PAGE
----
Mental Health

Drugs

Since the dawn of human existence we have been putting things into our bodies to see what they do, then repeating be cause we either liked, got addicted, or simply wanted a bigger sample size (yay science). Drugs aren’t even a human phenomenon, cats like catnip, and other animals have been chewing mildly hallucinogenic leaves for millennia. Somewhere in the trail of human history we developed the artificial idea of an acceptable drug, as science developed we were able to categorise them, and more recently the state has taken an interest in substance consumption.

I’m not by any means arguing that many drugs, used in many ways, aren’t harmful to health and society. My core position in that there will never be zero harm as a result of drugs, instead of targeting impractical zero drug futures, it would be more pragmatic, compassionate and successful to think about ways in which we can reduce the harm of drugs. We must recognise the complexity of a human diaspora. No single factor solely relates to the harm caused by drugs. There are no magic theories, that cover the individual and a massive population with equal accuracy, only suggestions that something might help.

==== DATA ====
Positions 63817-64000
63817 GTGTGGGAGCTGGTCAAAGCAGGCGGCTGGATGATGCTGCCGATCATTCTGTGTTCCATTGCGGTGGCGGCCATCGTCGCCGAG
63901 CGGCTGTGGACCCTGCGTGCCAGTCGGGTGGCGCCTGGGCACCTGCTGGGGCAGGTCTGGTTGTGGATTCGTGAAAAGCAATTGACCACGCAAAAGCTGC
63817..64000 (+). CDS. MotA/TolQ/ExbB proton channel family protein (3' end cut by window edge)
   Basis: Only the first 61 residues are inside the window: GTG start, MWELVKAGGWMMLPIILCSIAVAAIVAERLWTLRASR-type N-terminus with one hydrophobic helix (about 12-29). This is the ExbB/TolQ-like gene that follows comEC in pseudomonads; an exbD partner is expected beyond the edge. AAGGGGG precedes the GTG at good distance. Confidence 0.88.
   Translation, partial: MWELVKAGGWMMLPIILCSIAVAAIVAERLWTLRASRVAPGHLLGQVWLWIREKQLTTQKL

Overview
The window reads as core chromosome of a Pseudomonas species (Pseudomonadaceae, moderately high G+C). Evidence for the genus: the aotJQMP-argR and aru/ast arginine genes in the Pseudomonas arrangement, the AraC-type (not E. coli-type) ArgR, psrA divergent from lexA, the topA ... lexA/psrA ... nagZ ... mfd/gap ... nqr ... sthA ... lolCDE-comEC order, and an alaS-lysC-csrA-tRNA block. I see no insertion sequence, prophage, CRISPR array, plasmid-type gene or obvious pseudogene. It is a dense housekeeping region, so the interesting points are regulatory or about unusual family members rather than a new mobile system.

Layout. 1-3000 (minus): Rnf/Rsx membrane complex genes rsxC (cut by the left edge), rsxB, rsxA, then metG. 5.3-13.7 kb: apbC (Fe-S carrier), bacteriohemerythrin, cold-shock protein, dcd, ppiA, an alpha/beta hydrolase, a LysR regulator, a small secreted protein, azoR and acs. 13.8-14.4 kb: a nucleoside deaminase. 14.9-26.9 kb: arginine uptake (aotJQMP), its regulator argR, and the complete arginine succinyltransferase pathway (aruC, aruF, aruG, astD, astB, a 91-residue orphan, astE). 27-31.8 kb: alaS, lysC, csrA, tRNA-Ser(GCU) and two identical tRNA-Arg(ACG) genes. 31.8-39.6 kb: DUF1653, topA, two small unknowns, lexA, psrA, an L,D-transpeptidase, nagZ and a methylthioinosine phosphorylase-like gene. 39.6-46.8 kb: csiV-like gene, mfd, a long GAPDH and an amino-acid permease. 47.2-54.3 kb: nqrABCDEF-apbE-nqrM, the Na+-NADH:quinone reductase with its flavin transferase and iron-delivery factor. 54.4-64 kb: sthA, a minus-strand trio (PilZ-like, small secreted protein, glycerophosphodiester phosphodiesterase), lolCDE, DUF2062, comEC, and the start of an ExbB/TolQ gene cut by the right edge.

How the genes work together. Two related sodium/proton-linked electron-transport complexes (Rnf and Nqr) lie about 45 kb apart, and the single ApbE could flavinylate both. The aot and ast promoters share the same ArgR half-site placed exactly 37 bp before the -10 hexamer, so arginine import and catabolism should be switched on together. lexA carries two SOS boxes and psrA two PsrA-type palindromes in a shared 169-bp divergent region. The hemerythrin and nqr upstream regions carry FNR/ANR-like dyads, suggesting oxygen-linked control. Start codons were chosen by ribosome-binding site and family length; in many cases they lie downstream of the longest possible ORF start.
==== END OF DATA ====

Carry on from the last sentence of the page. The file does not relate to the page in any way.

Widen public access to Computerised Cognitive Behavioural Therapy (CCBT)

A trial to make computerised cognitive behavioural therapy (CCBT) freely accessible by anyone via the Internet should be undertaken. This resource is available already through the NHS, but you must be referred by a GP to gain access. If found to be effective it would allow anyone who feels they may benefit by access to do so. This may help people who are reluctant to go to their GP over mental health concerns get the help they need online for free while maintaining complete anonymity.

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